SPRINGFIELD, Mo.—Red, itchy, burning, and runny eyes are one of the leading reasons children miss school or day care, but now a new test could make a pink eye diagnosis easier, saving time and money.
Pink eye, or conjunctivitis, can either be the result of a virus, bacteria, or allergies. Doctors can’t tell by looking, and in the past, many prescribed antibiotics while waiting for test results. In viral cases, the medication didn’t help, and was an unnecessary cost.
To speed up the diagnosis, contain those costs, and prevent the spread of the disease, Mercy Clinic Eye Specialists-Ophthalmology led clinical trials for the AdenoPlus device. Staff members use it to painlessly swab the lower eyelid. It can identify viral pink eye in just ten minutes, and patients may never need to see a doctor.
“With this FDA approval, school nurses could administer the test,” says Mercy Ophthalmologist Dr. Shachar Tauber. “If the test detects the virus, that child would be sent home immediately, and told they’re contagious for five to seven days. That keeps them out of the doctor’s waiting room, and keeps them from contaminating others.”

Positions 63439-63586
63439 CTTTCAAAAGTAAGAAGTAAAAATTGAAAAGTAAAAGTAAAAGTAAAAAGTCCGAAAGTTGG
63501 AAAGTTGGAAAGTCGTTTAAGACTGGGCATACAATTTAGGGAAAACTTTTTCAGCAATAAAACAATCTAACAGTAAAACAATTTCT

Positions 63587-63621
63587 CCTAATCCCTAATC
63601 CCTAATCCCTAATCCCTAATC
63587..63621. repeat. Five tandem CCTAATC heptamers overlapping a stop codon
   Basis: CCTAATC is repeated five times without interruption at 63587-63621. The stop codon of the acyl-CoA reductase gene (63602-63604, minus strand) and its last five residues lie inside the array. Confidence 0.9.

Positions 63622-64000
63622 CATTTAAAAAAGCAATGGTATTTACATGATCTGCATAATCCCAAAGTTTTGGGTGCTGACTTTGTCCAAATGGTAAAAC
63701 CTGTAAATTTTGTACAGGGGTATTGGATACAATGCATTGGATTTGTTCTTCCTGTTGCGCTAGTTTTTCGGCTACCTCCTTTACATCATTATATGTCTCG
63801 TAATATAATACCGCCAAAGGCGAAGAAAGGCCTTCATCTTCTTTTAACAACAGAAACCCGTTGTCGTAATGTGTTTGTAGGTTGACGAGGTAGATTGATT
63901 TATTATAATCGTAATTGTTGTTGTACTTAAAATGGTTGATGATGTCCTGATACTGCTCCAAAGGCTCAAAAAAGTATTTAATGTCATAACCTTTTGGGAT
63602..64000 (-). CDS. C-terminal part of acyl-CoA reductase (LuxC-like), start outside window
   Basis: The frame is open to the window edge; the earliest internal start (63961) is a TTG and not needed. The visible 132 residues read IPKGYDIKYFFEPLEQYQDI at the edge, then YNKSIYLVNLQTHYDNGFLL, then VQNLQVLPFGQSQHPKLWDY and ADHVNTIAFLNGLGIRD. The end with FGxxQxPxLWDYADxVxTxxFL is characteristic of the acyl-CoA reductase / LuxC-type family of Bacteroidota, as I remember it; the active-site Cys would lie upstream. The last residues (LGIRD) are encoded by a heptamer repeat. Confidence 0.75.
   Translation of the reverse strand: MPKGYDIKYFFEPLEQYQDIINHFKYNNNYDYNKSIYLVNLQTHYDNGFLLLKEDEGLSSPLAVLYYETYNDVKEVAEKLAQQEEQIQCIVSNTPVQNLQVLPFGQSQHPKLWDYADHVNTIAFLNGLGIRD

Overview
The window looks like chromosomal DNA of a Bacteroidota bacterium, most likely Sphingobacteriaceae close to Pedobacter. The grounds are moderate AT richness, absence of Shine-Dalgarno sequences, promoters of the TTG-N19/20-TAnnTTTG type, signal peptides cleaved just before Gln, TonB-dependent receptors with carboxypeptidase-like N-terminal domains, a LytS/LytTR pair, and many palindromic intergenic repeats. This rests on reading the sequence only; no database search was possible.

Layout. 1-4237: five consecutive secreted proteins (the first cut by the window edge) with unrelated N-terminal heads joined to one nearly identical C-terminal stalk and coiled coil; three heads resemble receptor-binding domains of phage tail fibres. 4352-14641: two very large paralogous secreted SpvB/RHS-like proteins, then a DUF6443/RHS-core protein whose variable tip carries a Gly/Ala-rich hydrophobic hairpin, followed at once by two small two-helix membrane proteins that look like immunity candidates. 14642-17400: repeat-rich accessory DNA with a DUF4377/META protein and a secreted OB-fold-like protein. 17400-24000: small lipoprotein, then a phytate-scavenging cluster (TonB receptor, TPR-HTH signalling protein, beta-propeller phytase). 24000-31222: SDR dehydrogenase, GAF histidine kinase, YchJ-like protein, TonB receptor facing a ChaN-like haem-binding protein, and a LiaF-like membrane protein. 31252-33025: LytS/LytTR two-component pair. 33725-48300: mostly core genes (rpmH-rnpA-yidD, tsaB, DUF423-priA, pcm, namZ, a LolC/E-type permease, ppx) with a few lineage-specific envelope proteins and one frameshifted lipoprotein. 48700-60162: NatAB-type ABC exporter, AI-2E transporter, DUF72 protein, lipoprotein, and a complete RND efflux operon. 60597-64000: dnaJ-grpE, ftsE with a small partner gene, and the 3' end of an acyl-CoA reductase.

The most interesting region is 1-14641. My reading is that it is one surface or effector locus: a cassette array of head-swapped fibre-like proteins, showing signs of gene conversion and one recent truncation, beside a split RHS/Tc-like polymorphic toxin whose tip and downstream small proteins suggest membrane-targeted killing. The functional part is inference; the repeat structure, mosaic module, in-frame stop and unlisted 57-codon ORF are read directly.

It can also save patients considerable expense. Dr. Tauber recently saw a patient who had been to two emergency rooms and seen multiple specialists. Within minutes, the AdenoPlus device made the correct diagnosis. “Had this been done at first, that patient could have avoided several thousand dollars of unnecessary tests,” says Dr. Tauber.
If the AdenoPlus test is negative for the virus, doctors can begin determining whether the problem is bacterial, or something more serious. “Red, oozing eyes can also be an indication that the patient has a sight-threatening disease, such as glaucoma,” says Dr. Tauber. “In that case, they need to see a specialist immediately.”
Based upon the FDA’s approval of the AdenoPlus test, and its acceptance by the American Academy of Ophthalmologists, doctors are now working on updating their recommendations for pink eye, including new medications.